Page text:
Making Comics : Storytelling Secrets of Comics, Manga and Graphic Novels Paperback
"Magnificent! The best how-to manual ever published." - Kevin Kelly, Cool ToolsScott McCloud tore down the wall between high and low culture in 1993 with Understanding Comics, a massive comic book about comics, linking the medium to such diverse fields as media theory, movie criticism, and web design.
In Reinventing Comics, McCloud took this to the next level, charting twelve different revolutions in how comics are generated, read, and perceived today.
Now, in Making Comics, McCloud focuses his analysis on the art form itself, exploring the creation of comics, from the broadest principles to the sharpest details (like how to accentuate a character's facial muscles in order to form the emotion of disgust rather than the emotion of surprise.) And he does all of it in his inimitable voice and through his cartoon stand-in narrator, mixing dry humor and legitimate instruction.
McCloud shows his reader how to master the human condition through word and image in a brilliantly minimalistic way.
Both comic book devotees and the uninitiated will marvel at this journey into a once-underappreciated art form.
- Format: Paperback
- Pages: 272 pages
- Publisher: HarperCollins Publishers Inc
- Publication Date: 05/09/2006
- Category: Art techniques & principles
- ISBN: 9780060780944
Showing 1 - 5 of 8 reviews.
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Review by neontapir
If you *ever* had interest in drawing a comic, this book is a must!
Review by Terpsichoreus
I really enjoy Scott McCloud. He is insightful and funny and his analytic method is always useful in dissection of concept. I find that the conscientious author tends to be the superior author, and for this reason, McCLoud is indispensable.Another thing that is refreshing about McCloud is that he takes the medium very seriously, and reminds us, as creators, that we have a responsibility to the art to do everything we can with it, and not simply accept the given standards.In a lot of ways, this book feels like an update of Understanding Comics, but with a greater mindfulness of the creator, and less for the pure history and development of the art. 'Making Comics' is an inspirational work which avoids treading the ground of other 'how to's, instead focusing on asking 'how might you'?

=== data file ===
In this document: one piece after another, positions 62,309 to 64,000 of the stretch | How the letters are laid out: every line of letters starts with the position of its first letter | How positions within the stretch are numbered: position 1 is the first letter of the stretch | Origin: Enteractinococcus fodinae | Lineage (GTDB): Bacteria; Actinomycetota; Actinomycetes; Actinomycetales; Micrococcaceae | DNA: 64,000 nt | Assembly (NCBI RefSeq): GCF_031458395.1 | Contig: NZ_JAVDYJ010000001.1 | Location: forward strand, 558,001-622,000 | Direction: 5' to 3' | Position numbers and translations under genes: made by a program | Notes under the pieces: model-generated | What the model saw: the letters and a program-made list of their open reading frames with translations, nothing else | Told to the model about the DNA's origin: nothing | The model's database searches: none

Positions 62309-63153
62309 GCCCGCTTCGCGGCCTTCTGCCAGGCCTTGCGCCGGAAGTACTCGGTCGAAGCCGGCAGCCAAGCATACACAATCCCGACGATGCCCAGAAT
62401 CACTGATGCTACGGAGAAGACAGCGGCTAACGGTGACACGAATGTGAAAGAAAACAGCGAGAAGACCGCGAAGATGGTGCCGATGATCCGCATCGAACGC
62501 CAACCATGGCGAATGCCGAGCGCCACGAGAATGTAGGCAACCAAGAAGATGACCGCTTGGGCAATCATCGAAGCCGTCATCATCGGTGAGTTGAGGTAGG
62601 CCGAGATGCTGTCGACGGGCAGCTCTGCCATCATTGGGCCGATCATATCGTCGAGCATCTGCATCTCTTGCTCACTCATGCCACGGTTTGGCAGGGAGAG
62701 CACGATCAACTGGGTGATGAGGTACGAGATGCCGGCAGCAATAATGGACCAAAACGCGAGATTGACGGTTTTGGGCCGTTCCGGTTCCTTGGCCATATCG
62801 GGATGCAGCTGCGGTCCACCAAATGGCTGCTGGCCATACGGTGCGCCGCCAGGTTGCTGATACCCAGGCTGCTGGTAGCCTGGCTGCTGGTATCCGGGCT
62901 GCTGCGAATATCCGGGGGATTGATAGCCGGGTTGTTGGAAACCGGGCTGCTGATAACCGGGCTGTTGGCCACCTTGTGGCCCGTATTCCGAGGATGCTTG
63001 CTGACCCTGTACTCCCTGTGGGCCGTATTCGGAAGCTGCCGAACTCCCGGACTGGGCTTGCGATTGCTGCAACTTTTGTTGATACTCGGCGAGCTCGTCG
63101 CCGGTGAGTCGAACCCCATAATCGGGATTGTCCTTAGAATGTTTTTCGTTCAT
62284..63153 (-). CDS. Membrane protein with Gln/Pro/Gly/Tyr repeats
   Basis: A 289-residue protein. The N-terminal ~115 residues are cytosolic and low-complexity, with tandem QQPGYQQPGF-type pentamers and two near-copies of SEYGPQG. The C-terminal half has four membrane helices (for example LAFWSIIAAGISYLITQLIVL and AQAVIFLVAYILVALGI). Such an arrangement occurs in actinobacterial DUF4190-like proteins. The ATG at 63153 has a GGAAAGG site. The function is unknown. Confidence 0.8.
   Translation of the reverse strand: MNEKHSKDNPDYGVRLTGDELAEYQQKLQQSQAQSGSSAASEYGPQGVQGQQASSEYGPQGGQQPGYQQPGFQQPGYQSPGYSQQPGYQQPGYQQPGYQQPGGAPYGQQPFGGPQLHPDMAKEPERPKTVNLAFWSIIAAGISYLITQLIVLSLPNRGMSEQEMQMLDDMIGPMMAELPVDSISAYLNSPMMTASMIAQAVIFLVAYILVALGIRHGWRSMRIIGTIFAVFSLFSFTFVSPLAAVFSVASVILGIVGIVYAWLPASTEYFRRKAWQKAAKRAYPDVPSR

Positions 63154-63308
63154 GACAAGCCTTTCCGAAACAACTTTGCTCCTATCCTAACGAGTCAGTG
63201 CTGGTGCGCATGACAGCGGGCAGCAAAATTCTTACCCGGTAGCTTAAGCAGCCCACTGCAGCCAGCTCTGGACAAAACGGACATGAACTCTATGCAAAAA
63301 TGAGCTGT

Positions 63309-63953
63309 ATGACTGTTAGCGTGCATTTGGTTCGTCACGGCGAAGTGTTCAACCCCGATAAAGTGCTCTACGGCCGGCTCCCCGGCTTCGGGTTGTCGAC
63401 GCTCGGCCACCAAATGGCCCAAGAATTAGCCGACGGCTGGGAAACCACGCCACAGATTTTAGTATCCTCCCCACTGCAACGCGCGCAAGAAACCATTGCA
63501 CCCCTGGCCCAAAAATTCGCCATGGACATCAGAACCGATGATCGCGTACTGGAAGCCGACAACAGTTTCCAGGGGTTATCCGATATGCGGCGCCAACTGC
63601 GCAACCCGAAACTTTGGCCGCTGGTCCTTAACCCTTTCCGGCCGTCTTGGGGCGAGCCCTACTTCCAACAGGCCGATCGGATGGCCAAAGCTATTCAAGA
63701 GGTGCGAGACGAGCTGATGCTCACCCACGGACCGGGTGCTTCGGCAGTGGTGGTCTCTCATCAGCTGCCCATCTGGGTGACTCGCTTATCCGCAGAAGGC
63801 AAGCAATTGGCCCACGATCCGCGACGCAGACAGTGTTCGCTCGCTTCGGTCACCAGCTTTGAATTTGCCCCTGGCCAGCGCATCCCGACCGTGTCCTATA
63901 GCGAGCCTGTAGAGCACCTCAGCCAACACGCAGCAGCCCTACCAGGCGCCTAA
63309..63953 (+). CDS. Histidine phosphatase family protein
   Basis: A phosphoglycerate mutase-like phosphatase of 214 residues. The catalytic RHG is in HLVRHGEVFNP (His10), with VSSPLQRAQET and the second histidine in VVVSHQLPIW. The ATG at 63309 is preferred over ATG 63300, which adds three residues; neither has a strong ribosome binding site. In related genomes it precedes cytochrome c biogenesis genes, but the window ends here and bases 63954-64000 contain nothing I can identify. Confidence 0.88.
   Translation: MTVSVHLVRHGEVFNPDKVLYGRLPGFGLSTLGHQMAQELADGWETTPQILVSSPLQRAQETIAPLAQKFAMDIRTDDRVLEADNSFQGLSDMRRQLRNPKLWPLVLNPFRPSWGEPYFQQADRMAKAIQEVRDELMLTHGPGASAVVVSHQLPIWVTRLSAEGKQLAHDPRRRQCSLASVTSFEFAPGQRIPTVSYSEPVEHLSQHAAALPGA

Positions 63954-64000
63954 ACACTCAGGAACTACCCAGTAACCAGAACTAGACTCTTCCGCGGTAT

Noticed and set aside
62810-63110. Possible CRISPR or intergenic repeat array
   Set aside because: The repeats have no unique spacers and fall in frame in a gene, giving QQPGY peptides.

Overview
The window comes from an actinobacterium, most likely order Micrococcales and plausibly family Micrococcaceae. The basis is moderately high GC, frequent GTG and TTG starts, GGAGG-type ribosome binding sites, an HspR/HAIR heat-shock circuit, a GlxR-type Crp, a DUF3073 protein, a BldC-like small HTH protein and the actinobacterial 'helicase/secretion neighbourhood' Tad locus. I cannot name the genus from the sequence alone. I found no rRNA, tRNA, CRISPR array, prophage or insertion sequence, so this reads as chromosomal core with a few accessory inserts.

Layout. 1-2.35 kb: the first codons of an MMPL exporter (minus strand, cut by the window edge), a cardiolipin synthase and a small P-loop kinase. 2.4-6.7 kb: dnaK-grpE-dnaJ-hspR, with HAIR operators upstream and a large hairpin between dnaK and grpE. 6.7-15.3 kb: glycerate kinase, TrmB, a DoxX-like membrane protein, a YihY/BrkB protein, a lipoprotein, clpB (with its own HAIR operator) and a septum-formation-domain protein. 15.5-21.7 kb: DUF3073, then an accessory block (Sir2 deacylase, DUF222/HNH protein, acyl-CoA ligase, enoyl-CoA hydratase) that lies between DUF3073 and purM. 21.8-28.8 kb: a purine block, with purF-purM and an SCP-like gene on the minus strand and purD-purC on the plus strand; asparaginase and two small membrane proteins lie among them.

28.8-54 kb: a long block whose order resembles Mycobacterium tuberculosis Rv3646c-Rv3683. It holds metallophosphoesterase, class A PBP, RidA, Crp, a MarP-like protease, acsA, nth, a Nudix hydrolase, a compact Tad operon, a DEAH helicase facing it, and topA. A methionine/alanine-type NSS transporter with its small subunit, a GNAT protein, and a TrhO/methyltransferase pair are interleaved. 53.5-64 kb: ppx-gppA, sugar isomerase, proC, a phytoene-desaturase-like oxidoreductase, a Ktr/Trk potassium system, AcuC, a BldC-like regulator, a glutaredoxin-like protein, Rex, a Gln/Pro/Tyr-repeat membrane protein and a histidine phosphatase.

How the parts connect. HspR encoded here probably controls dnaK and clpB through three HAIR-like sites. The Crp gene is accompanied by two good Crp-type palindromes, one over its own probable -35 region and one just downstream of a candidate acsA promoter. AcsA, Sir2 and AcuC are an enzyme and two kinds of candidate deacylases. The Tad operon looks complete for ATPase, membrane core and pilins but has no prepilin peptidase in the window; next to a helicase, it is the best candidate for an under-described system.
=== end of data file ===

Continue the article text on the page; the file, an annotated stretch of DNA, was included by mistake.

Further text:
Review by questbird
As one of the few readers who actually enjoyed Scott McCloud's 'Reinventing Comics' more than 'Understanding Comics', I was excited about this book. It does not disappoint. McCloud describes all sorts of techniques for telling a story in comic form, in an engaging and tight manner. The notes sections for each chapter are just as interesting as the chapters (though not in comic format). A tip of the hat to 'Reinventing Comics' is found in chapter '5 and a half', which is located online. I find McCloud's ideas about online comics very interesting.*A couple of parts of the book didn't work so well for me. In the tools and techniques chapter I would like to have seen a bit more about process, scriptwriting, and comics industry roles. I also found the classification of the the various comics artists in the comics culture section a bit unrealistic and unhelpful.Overall though, the book is full of great tips about how to improve the presentation of your story in comics format. A great read.* Notably McCloud's earlier Flash-based effort at producing an online comic has aged far more than the Zot! online, which uses only graphical elements in a simple downward-scrolling web page. Online comics artists, beware of proprietary file formats for your creations!
Review by Andreawallin
Reaction: Wow! A similar reading experience to Understanding Comics, I couldn’t put this informational book down! The entire text is written in a cartoon format, helping the reader immerse herself into the comic book world, and fully understand McCloud’s teaching points. Any teen or adult would find this text fascinating and very useful, especially if pursuing an art career.
Review by Warnerp
Won the 2007 Quill Award and the 2007 ALA Great Graphic Novels for Teens Award. Brilliant blend of written text and visuals. Each chapter begins with about a page of written text info to set it up, and ends with written text notes and exercises for the reader, but in between is the graphic novel format to explain all the details of the comic writing process.
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